Revisiting the Best ~200mm Fan: SilverStone Penetrator AP181

By Published February 08, 2018 at 6:25 pm

We’re revisiting one of the best ~200mm-ish fans that existed: The SilverStone Air Penetrator 180, or AP181, that was found in the chart-topping Raven02 case that we once held in high regard. We dug these fans out of our old Raven, still hanging around post-testing from years ago, and threw them into a test bench versus the Noctua 200mm and Cooler Master 200mm RGB fans (the latter coming from the H500P case).

These three fans, two of which are advertised as 200mm, all have different mounting holes. This is part of the reason that 200mm fans faded from prominence (the other being replacing mesh side panels with a sheet of glass), as companies were all fighting over a non-standardized fan size. Generally speaking, buying a case with 200mm fans did not – and still does not – guarantee that other 200mm fans will work in that case. The screw hole spacing is different, the fan size could be different, and there were about 4 types of 200mm-ish fans from the time: 180mm, 200mm, 220mm, and 230mm.

That’s a large part of the vanishing act of the 200mm fans, although a recent revival by Cooler Master has resurrected some interest in them. It’s almost like a fashion trend: All the manufacturers saw at Computex that 200mm fans were “in” again, and immediately, we started seeing CES 2018 cases making a 200mm push.

We thought it’d be fun to revisit the leading large fan of its time, the SilverStone AP181, and test it for airflow, noise, and cooling performance versus the more modern Noctua 200mm & CM 200mm fans. Note that, as always with fans, the most important metrics are those of airflow (measured in linear feet per minute) and noise (dBA). Temperature testing has enough variables, as does fan testing, that it is difficult to establish differences outside of error. Note also that we’ve changed our testing approach from the previous 200mm content, with previous testing using a mesh modified H500P. Our new testing reverts to the stock H500P (acrylic front) to create greater impedance and a worst-case scenario. Our LPM + dBA testing remains the same, and we’re still using a Throne side panel for mesh impedance testing.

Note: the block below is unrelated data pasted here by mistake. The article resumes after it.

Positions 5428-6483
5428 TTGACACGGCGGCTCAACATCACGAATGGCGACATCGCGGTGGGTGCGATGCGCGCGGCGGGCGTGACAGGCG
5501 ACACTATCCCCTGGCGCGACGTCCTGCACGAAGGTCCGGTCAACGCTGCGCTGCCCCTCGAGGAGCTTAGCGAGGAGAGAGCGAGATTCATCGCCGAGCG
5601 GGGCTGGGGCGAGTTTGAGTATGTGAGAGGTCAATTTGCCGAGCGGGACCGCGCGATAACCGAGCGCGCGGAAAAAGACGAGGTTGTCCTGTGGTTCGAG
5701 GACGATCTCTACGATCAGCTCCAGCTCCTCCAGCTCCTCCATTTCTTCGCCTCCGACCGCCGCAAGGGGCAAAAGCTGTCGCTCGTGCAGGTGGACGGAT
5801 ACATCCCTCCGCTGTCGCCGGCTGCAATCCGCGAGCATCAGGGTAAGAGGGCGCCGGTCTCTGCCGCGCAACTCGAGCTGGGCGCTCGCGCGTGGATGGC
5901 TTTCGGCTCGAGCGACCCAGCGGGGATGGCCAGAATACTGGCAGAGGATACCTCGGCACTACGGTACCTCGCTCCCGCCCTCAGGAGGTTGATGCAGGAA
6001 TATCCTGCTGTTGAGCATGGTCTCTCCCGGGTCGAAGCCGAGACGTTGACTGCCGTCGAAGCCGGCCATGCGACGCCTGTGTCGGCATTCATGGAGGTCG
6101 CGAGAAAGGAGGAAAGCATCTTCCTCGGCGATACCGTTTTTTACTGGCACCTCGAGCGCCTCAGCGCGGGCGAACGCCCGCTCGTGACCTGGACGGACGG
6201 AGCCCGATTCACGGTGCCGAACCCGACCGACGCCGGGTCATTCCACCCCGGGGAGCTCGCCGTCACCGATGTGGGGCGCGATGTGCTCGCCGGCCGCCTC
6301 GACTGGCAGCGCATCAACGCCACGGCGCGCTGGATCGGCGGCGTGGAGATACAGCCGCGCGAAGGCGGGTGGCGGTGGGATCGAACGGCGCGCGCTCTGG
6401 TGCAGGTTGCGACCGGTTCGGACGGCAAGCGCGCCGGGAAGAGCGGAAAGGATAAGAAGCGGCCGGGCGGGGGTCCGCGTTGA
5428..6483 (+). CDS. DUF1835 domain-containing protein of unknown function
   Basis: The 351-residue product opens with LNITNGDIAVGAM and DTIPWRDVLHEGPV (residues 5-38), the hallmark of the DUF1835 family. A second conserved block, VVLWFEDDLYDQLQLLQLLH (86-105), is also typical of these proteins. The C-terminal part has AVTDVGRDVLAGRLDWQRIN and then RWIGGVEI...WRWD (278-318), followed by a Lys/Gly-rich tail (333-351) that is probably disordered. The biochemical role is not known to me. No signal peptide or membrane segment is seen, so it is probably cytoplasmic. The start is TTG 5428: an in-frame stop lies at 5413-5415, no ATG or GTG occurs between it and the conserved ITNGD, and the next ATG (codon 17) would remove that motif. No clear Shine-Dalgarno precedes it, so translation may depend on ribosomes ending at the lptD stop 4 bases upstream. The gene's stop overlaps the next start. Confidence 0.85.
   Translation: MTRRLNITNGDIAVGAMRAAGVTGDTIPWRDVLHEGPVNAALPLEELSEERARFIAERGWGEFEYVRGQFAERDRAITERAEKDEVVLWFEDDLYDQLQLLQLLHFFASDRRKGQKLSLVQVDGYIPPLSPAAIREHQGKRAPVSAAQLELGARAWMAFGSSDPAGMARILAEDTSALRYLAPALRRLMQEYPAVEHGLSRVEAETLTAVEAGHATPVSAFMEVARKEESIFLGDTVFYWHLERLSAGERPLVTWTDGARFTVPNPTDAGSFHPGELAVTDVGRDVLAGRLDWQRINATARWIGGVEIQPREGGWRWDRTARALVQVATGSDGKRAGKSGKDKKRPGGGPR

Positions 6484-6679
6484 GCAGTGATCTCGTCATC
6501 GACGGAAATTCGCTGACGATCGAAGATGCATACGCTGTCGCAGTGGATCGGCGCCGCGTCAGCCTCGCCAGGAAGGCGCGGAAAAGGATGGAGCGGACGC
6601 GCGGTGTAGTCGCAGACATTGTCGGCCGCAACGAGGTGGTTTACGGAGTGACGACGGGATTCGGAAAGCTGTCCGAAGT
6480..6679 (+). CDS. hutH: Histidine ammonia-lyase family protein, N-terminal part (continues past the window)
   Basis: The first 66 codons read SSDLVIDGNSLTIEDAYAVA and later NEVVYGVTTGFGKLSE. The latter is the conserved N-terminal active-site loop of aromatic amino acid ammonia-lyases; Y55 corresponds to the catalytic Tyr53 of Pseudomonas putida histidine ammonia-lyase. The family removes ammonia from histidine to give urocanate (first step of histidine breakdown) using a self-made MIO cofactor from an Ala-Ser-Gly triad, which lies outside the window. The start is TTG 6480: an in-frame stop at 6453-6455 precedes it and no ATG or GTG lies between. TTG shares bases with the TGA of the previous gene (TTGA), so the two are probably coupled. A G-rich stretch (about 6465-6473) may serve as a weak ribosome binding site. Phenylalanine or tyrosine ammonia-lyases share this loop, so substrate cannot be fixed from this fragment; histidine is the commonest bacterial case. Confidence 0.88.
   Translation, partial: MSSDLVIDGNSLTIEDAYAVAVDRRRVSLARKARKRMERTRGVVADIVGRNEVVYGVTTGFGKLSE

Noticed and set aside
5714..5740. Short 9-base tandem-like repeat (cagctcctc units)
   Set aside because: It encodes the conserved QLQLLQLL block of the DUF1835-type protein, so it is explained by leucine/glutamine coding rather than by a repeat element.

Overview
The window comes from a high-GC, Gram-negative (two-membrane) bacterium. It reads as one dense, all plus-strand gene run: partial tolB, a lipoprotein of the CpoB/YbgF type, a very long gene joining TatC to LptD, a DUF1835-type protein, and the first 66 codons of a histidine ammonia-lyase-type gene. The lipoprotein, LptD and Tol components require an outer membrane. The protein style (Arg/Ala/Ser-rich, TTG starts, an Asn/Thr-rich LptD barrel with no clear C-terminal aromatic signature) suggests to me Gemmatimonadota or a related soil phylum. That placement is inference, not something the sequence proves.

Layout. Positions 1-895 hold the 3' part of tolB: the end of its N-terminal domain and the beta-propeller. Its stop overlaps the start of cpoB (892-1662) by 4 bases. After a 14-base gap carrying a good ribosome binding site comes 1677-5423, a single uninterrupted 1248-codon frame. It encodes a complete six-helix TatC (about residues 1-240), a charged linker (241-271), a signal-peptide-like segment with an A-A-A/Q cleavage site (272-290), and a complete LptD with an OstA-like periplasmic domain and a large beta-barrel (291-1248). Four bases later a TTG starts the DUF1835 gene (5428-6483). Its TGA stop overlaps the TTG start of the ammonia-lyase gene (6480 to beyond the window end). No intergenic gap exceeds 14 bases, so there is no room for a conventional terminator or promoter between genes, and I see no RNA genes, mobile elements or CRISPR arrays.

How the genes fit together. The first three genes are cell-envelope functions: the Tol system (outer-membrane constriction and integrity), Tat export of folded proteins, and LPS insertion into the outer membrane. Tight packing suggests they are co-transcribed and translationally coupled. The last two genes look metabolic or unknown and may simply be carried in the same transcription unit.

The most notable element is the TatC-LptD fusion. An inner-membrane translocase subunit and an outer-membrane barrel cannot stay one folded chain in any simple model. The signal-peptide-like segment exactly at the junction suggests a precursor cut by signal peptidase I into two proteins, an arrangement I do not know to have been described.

Case & Fan Testing Methodology

All case fans are manually configured to their maximum throughput using BIOS, then we configure to an RPM closer to 1050 for a universal "quiet" testing. If a fan controller is present, we opt-in and test on multiple settings. This forces testing of case fan performance in addition to the case's air channeling and airstream design. This also ensures minimal variance when testing, as automatically controlled fan speeds can reduce reliability of benchmarking. The CPU fan is set to 1100RPM (constant) for consistency, and the CPU is overclocked to 4.4GHz with a vCore of 1.272V (constant). C-States and power saving states are disabled.